The brain basis of human parenting behavior is poorly understood and a functional brain imaging assay such as measuring brain activity with listening to infant cries (caretaking elicitors) might be very helpful in understanding its brain basis. Thus far, we have analyzed results of 3 functional MRI (fMRI) studies in 4, 10, and 40 mothers listening to infant cries, the first two with standard cries minus non-cry control sounds (Lorberbaum et al 1999,2002), and the third with own minus standard infant cries (3 year Child Neglect RFA grant R-01 NS040259 entitled """"""""An fMRI Study Of Healthy Mothers Hearing Infant Cries"""""""" now in its no cost extension year and which we label Mother-Cry). This work suggests that brain regions important in rodent maternal behavior also activate when human mothers hear infant cries. This includes the medial preoptic area / ventral bed nucleus of the stria terminalis (MPOA/VBNST) region and its connections to the amygdala, hypothalamus, septal region, midbrain, and the midbrain's projections to the dopaminergic approach pathways that include the striatum, thalamocingulate / medial prefrontal cortex, and lateral paralimbic belt structures (orbitofrontal cortex-insula-temporal pole). We call these regions the """"""""maternal brain circuitry."""""""" In this R-03 grant we call Father-Cry, we aim to determine fMRI brain activity differences in fathers and mothers hearing their own infant's cries minus standard infant's cries. As rodent paternal behavior appears to involve similar brain regions to that of maternal behavior, we expect fathers will show increased maternal brain circuit activity, but mothers will show even greater maternal brain circuit activity. Fathers are 14 age-matched husbands of 14 breastfeeding mothers from Mother-Cry. All subjects have completed the study. Fathers' fMRI scans were donated as a university grant-in-kind. We request R-03 funds to perform the Father-Cry data analysis. Parents were recruited at pregnancy week 32 where they were judged psychiatrically and physically healthy and filled out parental-fetal attachment scales. At 5-8 weeks postpartum, parents filled but temperament ratings and ratings of their relationship with their mate and child. They also had their fMRI brain activity measured in response to their own and infant cries, and other controls sounds. Fathers are the perpetrators in 38% of child maltreatment cases. One cannot assume that the neurocircuits of maternal and paternal behavior are the same. Understanding their similarities and differences will help us further lay the groundwork for studying the brain basis of neglectful and abusive parenting and illnesses in which social bonding may be impaired including autism, postpartum depression, anxiety disorders, and substance abuse.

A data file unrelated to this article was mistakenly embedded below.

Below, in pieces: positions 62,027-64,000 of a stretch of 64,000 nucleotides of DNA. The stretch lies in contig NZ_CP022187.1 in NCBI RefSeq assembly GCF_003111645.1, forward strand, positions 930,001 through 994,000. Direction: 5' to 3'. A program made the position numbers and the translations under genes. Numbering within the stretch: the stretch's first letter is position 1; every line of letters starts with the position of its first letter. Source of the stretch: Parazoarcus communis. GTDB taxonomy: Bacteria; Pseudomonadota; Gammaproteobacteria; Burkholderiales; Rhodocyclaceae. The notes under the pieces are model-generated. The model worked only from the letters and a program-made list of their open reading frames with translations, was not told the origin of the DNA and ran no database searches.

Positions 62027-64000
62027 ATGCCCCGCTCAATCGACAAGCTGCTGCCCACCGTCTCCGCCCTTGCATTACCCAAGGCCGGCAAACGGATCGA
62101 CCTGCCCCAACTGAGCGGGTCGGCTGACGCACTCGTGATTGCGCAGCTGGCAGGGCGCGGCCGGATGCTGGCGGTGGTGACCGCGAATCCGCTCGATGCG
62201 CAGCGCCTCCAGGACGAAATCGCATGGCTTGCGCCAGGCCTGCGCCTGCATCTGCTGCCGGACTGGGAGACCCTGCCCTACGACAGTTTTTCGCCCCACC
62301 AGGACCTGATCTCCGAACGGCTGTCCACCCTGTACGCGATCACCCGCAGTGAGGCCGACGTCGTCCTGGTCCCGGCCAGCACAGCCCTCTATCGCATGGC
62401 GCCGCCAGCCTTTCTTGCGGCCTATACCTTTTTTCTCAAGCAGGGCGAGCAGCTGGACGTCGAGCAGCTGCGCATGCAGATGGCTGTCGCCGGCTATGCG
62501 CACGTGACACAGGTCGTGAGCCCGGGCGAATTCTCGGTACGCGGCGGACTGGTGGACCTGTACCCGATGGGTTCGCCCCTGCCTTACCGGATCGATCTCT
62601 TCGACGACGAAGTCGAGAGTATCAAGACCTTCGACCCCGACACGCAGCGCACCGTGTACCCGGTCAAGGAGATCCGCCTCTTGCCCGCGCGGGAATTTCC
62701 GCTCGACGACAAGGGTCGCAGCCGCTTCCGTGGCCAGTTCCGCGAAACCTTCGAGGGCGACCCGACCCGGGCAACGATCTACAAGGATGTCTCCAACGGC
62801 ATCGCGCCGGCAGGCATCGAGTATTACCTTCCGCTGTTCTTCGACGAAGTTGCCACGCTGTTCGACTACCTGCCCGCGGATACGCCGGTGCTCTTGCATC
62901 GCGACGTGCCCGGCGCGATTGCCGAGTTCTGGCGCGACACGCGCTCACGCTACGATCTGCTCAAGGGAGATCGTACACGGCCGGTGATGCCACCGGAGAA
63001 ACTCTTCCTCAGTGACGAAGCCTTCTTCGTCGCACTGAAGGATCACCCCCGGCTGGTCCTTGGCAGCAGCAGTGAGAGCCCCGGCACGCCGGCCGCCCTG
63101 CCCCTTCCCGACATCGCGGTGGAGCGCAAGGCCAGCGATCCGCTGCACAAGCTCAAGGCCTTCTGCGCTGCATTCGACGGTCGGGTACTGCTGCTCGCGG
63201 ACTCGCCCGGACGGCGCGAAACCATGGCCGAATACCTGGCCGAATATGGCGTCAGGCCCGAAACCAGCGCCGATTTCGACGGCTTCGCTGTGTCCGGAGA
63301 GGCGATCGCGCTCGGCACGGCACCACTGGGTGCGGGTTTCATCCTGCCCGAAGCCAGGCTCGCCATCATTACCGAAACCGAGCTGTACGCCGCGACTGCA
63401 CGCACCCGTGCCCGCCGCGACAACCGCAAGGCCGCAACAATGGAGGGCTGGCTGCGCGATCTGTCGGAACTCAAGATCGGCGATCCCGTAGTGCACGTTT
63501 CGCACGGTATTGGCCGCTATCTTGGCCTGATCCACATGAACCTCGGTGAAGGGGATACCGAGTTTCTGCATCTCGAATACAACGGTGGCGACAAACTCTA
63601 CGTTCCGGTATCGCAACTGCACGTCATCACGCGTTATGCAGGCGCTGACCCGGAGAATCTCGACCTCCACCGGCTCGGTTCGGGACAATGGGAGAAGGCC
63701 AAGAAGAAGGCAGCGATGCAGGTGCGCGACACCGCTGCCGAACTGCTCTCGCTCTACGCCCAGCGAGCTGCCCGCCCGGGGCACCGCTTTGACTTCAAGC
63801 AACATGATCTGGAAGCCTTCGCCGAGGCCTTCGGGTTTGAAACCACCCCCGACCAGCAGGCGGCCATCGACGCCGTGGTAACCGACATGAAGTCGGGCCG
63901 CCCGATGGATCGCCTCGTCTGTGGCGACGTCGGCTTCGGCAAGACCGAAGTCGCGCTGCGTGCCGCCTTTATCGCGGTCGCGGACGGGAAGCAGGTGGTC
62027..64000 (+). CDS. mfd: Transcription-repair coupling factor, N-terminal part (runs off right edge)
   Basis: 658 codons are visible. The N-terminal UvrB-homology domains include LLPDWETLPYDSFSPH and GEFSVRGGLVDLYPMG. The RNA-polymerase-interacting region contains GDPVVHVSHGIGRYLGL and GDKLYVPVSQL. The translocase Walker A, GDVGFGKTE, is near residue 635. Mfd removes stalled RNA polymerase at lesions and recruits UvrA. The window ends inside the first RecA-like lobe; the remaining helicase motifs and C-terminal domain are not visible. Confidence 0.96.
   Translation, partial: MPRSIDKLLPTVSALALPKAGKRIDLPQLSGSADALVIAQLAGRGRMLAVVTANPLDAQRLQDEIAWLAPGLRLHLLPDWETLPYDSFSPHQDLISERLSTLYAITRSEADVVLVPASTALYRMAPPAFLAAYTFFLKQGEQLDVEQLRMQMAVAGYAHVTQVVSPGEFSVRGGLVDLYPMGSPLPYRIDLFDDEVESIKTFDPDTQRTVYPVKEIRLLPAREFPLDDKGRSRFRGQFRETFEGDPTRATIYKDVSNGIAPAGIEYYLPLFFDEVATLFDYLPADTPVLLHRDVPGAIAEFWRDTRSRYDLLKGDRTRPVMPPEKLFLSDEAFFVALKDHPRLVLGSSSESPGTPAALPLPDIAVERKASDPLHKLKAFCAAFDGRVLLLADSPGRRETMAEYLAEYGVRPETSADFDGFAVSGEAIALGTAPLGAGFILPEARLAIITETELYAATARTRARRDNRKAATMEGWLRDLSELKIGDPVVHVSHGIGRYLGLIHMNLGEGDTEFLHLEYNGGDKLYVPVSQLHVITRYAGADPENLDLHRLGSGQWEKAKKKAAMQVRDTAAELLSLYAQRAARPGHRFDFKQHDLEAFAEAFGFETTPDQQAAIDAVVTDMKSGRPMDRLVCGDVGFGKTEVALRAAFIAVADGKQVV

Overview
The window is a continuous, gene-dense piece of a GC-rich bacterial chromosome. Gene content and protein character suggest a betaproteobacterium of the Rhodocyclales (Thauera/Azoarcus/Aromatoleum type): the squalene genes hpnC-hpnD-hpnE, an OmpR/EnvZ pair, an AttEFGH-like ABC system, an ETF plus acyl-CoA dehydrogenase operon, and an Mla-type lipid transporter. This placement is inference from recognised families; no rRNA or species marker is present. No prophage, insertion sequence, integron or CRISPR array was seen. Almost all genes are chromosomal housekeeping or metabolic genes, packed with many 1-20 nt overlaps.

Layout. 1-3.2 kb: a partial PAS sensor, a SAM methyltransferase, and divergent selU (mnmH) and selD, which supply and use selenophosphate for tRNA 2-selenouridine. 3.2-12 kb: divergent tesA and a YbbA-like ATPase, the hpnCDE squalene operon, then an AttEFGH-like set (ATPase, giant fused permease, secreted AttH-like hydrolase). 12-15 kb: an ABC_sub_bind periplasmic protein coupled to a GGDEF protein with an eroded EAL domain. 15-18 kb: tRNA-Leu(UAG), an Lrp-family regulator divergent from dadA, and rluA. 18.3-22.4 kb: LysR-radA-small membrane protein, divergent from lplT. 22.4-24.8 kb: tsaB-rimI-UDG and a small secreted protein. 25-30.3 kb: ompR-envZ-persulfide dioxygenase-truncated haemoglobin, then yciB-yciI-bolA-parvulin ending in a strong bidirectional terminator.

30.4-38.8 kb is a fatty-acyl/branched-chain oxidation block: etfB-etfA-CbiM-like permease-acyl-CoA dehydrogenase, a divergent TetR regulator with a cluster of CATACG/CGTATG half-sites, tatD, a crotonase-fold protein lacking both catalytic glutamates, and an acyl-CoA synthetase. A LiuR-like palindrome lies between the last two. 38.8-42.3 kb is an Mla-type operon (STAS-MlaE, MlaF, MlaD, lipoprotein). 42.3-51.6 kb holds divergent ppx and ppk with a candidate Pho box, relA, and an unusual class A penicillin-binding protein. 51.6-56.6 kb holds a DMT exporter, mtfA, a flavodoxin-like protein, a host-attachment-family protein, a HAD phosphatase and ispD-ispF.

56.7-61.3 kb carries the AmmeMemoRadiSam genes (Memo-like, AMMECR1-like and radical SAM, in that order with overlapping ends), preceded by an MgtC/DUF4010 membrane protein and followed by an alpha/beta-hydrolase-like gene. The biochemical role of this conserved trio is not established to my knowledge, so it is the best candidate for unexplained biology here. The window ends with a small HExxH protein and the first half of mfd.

National Institute of Health (NIH)
Eunice Kennedy Shriver National Institute of Child Health & Human Development (NICHD)
Small Research Grants (R03)
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Pediatrics Subcommittee (CHHD)
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Freund, Lisa S
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Pennsylvania State University
Schools of Medicine
United States
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